As the solvent is evaporating, interference zone 20 performs the function of blocking the escape of solvent through the apex of the crevice. Therefore, the two zones of interference, zones 20 and 24, together prevent contact between the liquid (or other flowable material) within the bag and the solvent introduced to form the permanent joint, eliminating the risk of contaminating the contents of the bag by solvent, and also reduce the danger that the flowable contents of the bag might impair the formation of an effective solvent bond. The result, following introduction of the solvent and evaporation thereafter, is a permanent solvent bond 12 which provides a contamination-proof and leak-proof joint between the parts.
The solvent 22 may be formulated from any of a variety of well-known plastic solvents such as, for example, cyclohexanone or tetrahydrofuran. As used herein, the term "solvent" means any liquid bonding agent which has some capability of dissolving or softening the plastic material or materials from which the parts are formed, even though such agent may also contain fillers or other ingredients which have no such properties. Thus, a bodied solvent, or a cement having a liquid medium which is also a solvent for the plastic materials, is regarded as a solvent within the meaning of this application.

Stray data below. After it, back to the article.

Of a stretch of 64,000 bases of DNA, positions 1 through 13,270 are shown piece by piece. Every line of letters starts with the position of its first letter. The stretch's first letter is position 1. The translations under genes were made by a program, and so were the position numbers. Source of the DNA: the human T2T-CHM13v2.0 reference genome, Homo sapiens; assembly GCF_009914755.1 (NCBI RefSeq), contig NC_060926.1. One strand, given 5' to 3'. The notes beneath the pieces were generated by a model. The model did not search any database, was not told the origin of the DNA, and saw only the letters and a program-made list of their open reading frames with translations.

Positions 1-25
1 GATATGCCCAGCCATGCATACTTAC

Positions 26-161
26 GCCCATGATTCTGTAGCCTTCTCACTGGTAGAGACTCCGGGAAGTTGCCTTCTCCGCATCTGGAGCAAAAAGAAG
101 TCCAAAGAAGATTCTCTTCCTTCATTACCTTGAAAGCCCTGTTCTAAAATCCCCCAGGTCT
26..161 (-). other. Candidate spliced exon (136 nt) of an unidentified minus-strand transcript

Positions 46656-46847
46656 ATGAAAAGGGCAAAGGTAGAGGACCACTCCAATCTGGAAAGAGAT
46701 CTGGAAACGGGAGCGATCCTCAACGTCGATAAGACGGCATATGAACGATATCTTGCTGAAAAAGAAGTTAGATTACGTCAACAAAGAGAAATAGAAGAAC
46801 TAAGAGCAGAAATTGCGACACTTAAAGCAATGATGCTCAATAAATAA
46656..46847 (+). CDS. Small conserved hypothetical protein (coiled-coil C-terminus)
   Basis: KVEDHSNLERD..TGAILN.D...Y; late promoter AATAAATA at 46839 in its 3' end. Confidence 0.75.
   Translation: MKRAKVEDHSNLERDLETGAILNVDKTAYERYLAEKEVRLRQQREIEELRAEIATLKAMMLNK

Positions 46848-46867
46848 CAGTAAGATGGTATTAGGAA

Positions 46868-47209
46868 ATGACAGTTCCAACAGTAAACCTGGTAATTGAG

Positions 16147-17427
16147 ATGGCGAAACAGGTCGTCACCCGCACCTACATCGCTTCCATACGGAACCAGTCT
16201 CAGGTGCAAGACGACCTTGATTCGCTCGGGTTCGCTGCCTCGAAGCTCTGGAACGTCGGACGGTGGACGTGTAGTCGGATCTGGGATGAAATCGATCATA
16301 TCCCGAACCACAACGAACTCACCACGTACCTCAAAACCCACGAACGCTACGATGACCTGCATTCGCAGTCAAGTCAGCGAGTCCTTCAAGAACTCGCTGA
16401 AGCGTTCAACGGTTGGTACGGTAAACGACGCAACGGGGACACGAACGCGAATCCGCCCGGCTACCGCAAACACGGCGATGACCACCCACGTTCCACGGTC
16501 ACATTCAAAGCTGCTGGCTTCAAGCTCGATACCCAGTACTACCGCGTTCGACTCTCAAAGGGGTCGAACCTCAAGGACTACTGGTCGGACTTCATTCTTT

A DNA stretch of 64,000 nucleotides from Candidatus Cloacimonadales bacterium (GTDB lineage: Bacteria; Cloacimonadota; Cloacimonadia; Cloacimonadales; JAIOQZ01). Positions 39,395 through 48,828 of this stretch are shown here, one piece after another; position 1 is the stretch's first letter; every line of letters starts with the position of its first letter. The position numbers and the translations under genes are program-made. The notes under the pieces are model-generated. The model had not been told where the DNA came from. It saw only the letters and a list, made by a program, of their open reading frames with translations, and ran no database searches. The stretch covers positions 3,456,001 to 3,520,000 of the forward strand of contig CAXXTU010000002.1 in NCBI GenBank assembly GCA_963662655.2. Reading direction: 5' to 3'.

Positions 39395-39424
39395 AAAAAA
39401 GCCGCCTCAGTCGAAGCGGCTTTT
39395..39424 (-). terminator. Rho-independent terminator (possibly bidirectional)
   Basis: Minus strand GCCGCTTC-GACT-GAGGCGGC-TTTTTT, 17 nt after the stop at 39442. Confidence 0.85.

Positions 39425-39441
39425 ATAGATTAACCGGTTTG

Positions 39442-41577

While in the foregoing specification a detailed description of the invention has been set forth for the purpose of illustration, variation of the details herein given may be made by those skilled in the art without departing from the spirit and scope of the invention.